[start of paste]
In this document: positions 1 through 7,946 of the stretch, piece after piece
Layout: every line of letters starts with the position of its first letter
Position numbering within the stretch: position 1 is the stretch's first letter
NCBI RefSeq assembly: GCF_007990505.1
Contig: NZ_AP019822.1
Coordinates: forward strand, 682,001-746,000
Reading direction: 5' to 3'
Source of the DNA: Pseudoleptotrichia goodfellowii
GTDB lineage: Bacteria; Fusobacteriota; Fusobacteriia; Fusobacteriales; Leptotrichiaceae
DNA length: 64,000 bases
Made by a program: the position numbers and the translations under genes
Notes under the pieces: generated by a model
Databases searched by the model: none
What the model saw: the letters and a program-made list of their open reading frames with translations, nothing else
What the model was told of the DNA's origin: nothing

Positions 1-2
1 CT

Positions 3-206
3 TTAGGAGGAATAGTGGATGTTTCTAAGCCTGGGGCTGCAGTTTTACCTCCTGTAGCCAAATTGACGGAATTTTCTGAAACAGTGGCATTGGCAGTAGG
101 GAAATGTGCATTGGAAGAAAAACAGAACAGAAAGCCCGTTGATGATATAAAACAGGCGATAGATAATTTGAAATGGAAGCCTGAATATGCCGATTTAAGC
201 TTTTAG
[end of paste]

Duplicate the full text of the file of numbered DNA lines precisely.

In this document: positions 1 through 7,946 of the stretch, piece after piece
Layout: every line of letters starts with the position of its first letter
Position numbering within the stretch: position 1 is the stretch's first letter
NCBI RefSeq assembly: GCF_007990505.1
Contig: NZ_AP019822.1
Coordinates: forward strand, 682,001-746,000
Reading direction: 5' to 3'
Source of the DNA: Pseudoleptotrichia goodfellowii
GTDB lineage: Bacteria; Fusobacteriota; Fusobacteriia; Fusobacteriales; Leptotrichiaceae
DNA length: 64,000 bases
Made by a program: the position numbers and the translations under genes
Notes under the pieces: generated by a model
Databases searched by the model: none
What the model saw: the letters and a program-made list of their open reading frames with translations, nothing else
What the model was told of the DNA's origin: nothing

Positions 1-2
1 CT

Positions 3-206
3 TTAGGAGGAATAGTGGATGTTTCTAAGCCTGGGGCTGCAGTTTTACCTCCTGTAGCCAAATTGACGGAATTTTCTGAAACAGTGGCATTGGCAGTAGG
101 GAAATGTGCATTGGAAGAAAAACAGAACAGAAAGCCCGTTGATGATATAAAACAGGCGATAGATAATTTGAAATGGAAGCCTGAATATGCCGATTTAAGC
201 TTTTAG